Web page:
PITTSFIELD — The former head nurse at Springside Rehabilitation and Skilled Care Center claims she was fired after blowing the whistle on inadequate staffing during a COVID-19 outbreak last winter that prompted the state to send in the National Guard.
In a complaint filed in Berkshire Superior Court, Laura Heath, Springside’s former director of nursing, says her Jan. 21 termination came in retaliation for her multiple complaints of under-staffing by facility owner BaneCare Management LLC. Those complaints came as a January outbreak tore through the center, further shrinking staff and leading to federal citations and financial penalties for abuse.
Heath is seeking compensation that includes lost wages and benefits, attorneys’ fees and costs, and damages for emotional distress. Her lawsuit says officials made up an excuse to fire her, and gave her “a performance improvement plan dated the same date as her termination.”
“The purported reasons for the termination were an ongoing attitude and behavior issues,” Heath’s complaint says. “There was no documentation in Heath’s personnel file to support these alleged reasons for termination.”
In her three years at the facility, Heath moved up the ranks from evening supervisor in 2017 to director of nursing in 2020, according to court documents. “Heath had only received positive performance reviews and several promotions during her employment,” the complaint says.
Citing the litigation, Heath said she could not answer further questions or comment on her experience at Springside.
Two sources familiar with the situation — including one person who worked at the facility at the time — contacted The Eagle and corroborated Heath’s claims.
In response to questions, BaneCare spokesperson Emily Sugrue said the company was grateful when another administrator, Springside’s executive director, asked the National Guard for help, and acted during the crisis to shore up staff levels.
“We redeployed staff from sister facilities who provided extensive support,” Sugrue wrote in an email. “These staff members were given bonuses, and housing expenses for those who came from outside the area. Regional (RN) clinical nursing consultants provided onsite services, as well. Nurse staffing agencies were utilized to fill shifts. We were having calls seven days per week with DPH and/or epidemiology to assess the situation.”
Sugrue said the company continues working to keep staffing levels strong and is aggressively recruiting.
The coronavirus outbreak at the 115-bed nursing home last winter reduced already low staffing levels to the point that call bells went unanswered for long periods and residents with bedsores were left in their waste for up to eight hours, according to a federal Centers for Medicare and Medicaid Services report released Feb. 5.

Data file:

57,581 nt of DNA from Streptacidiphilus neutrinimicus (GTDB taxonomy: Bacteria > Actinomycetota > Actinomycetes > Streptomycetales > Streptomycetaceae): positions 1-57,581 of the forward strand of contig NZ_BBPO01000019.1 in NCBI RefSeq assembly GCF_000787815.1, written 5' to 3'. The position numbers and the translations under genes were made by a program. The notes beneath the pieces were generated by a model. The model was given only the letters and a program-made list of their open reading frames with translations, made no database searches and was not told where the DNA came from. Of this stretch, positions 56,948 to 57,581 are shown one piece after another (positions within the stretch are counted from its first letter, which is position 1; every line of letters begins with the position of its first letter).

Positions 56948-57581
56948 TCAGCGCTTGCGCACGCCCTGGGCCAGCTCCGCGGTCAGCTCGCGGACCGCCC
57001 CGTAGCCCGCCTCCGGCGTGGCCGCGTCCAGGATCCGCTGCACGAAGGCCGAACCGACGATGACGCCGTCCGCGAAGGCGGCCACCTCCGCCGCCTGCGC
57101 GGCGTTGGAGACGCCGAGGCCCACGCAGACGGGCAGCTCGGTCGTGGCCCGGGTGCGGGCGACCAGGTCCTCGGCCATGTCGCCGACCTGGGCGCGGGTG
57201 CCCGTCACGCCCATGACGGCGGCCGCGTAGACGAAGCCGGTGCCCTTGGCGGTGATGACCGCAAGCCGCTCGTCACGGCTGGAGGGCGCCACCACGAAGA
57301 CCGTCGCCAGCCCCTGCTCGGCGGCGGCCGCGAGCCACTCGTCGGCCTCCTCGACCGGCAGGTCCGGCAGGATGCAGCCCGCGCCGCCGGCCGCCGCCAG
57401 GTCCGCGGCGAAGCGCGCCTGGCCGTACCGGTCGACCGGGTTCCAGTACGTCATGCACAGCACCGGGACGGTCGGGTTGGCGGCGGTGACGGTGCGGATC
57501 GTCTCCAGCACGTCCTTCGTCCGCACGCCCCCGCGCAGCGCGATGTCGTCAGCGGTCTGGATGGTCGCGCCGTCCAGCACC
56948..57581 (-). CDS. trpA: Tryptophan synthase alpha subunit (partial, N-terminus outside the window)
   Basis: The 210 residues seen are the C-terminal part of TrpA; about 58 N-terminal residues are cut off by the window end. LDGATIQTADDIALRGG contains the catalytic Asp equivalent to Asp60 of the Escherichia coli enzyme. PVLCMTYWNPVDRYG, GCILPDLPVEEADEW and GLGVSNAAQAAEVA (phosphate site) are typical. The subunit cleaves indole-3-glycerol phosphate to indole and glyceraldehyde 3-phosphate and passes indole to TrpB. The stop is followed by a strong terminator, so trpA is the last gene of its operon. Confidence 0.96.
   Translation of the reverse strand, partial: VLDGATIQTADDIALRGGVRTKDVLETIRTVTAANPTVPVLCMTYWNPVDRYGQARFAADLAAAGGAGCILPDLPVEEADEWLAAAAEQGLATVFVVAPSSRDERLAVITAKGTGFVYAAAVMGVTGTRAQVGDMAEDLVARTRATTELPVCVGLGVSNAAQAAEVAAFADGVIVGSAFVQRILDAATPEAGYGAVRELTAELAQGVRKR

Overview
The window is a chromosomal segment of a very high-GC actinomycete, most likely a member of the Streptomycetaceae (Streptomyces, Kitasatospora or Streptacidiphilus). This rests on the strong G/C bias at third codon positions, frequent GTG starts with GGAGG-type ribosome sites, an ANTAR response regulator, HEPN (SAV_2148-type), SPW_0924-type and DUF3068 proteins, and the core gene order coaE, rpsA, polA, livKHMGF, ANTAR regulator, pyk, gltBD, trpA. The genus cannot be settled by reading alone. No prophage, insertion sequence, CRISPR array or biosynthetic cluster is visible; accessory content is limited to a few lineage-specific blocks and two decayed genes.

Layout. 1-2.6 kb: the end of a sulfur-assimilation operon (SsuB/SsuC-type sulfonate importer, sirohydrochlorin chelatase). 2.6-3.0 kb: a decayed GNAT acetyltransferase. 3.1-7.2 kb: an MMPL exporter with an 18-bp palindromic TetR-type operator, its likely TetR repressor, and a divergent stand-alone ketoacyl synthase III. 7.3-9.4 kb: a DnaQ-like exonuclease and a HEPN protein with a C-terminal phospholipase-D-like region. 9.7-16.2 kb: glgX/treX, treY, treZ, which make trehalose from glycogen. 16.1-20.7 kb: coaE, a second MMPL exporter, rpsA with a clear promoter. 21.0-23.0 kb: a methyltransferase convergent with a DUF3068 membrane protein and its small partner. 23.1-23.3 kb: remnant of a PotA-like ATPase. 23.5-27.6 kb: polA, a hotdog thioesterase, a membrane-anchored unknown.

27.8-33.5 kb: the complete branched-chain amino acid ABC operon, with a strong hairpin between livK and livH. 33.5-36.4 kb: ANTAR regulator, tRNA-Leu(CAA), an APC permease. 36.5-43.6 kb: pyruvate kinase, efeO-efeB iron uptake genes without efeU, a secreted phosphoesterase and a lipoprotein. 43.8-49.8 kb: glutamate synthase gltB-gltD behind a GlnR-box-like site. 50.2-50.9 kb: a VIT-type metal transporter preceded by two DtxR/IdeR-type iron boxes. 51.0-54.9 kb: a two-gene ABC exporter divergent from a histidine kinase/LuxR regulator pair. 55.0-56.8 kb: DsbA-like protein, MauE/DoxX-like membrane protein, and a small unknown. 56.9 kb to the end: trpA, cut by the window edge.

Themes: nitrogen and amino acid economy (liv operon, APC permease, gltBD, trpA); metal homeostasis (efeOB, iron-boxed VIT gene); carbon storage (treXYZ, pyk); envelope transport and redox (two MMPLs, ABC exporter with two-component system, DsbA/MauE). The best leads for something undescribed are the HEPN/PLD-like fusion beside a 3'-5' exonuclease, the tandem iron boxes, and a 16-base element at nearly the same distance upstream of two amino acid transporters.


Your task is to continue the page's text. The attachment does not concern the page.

More than 100 COVID-19 cases were reported at the facility, and 16 of affected residents died. One former employee, speaking on the condition of anonymity, said the true death count is 24. The positive case counts included at least 37 employees, one of whom was Heath, who tested positive nine days before she was fired Jan. 21.
What happens when staffing levels are low, and the government doesn't force companies to comply?
The federal report describes the nursing home as a place where there weren’t enough staff members to routinely reposition every resident to prevent bedsores, avoid falls, or properly monitor vital signs in a wing of acutely sick residents. And at one point, there was one certified nursing assistant per 53 residents.
Fines for not protecting residents from abuse, neglect, physical harm and mental anguish totaled $27,739, which comes to around $241 per bed.
Court documents say that on Jan. 8, Heath told BaneCare President Kevin Morris there was “insufficient staff to appropriately care for the residents.” Morris is in the process of purchasing the facility from company founder Richard Bane.
The next day, Heath also complained to Bane corporate officials. The lawsuit does not say whether it was Heath who contacted the state Department of Public Health about the staffing shortage. But it says that a report to the DPH appears to have sparked the arrival of medics from the National Guard on Jan. 10. City officials also expressed concern about the situation, and said facility administrators were not forthcoming.
BaneCare owns 12 facilities in the state, including two in Dalton. One of those is Craneville Place Skilled Nursing and Rehabilitation Center, which also has struggled with staffing levels and has been fined more than $65,000 by the government for violations that include failing to protect residents from sexual abuse by a male resident.
Low staffing ratios are a problem in nursing homes across the U.S. and create an environment that is ripe for abuse, neglect and squalid conditions, say industry experts.